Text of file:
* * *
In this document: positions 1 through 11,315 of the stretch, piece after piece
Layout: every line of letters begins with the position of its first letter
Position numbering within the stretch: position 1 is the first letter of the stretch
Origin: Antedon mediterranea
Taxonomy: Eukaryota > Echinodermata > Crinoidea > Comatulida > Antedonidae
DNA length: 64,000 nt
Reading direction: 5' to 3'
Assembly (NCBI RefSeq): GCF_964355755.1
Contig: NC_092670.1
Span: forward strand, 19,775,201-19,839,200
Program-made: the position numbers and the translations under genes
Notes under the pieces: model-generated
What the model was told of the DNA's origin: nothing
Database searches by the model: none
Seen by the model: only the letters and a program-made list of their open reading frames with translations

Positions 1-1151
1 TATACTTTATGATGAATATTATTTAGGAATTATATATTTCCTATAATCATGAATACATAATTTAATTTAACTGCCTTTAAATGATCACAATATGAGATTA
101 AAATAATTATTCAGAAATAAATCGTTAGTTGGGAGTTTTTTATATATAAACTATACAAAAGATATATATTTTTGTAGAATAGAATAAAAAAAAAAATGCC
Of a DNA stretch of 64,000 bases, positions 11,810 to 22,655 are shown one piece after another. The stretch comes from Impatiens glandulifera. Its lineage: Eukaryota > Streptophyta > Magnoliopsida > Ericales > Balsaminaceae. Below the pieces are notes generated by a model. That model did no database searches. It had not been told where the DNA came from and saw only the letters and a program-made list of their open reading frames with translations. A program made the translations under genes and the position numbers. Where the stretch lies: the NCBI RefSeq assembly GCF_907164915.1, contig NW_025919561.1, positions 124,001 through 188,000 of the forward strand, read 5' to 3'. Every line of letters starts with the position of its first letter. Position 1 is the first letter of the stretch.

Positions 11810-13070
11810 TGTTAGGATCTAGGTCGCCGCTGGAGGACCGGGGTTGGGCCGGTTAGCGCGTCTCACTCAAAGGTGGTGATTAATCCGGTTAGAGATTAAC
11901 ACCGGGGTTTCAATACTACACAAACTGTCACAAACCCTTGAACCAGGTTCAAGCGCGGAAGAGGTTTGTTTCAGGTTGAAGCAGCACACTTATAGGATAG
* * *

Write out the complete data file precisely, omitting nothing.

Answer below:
In this document: positions 1 through 11,315 of the stretch, piece after piece
Layout: every line of letters begins with the position of its first letter
Position numbering within the stretch: position 1 is the first letter of the stretch
Origin: Antedon mediterranea
Taxonomy: Eukaryota > Echinodermata > Crinoidea > Comatulida > Antedonidae
DNA length: 64,000 nt
Reading direction: 5' to 3'
Assembly (NCBI RefSeq): GCF_964355755.1
Contig: NC_092670.1
Span: forward strand, 19,775,201-19,839,200
Program-made: the position numbers and the translations under genes
Notes under the pieces: model-generated
What the model was told of the DNA's origin: nothing
Database searches by the model: none
Seen by the model: only the letters and a program-made list of their open reading frames with translations

Positions 1-1151
1 TATACTTTATGATGAATATTATTTAGGAATTATATATTTCCTATAATCATGAATACATAATTTAATTTAACTGCCTTTAAATGATCACAATATGAGATTA
101 AAATAATTATTCAGAAATAAATCGTTAGTTGGGAGTTTTTTATATATAAACTATACAAAAGATATATATTTTTGTAGAATAGAATAAAAAAAAAAATGCC
Of a DNA stretch of 64,000 bases, positions 11,810 to 22,655 are shown one piece after another. The stretch comes from Impatiens glandulifera. Its lineage: Eukaryota > Streptophyta > Magnoliopsida > Ericales > Balsaminaceae. Below the pieces are notes generated by a model. That model did no database searches. It had not been told where the DNA came from and saw only the letters and a program-made list of their open reading frames with translations. A program made the translations under genes and the position numbers. Where the stretch lies: the NCBI RefSeq assembly GCF_907164915.1, contig NW_025919561.1, positions 124,001 through 188,000 of the forward strand, read 5' to 3'. Every line of letters starts with the position of its first letter. Position 1 is the first letter of the stretch.

Positions 11810-13070
11810 TGTTAGGATCTAGGTCGCCGCTGGAGGACCGGGGTTGGGCCGGTTAGCGCGTCTCACTCAAAGGTGGTGATTAATCCGGTTAGAGATTAAC
11901 ACCGGGGTTTCAATACTACACAAACTGTCACAAACCCTTGAACCAGGTTCAAGCGCGGAAGAGGTTTGTTTCAGGTTGAAGCAGCACACTTATAGGATAG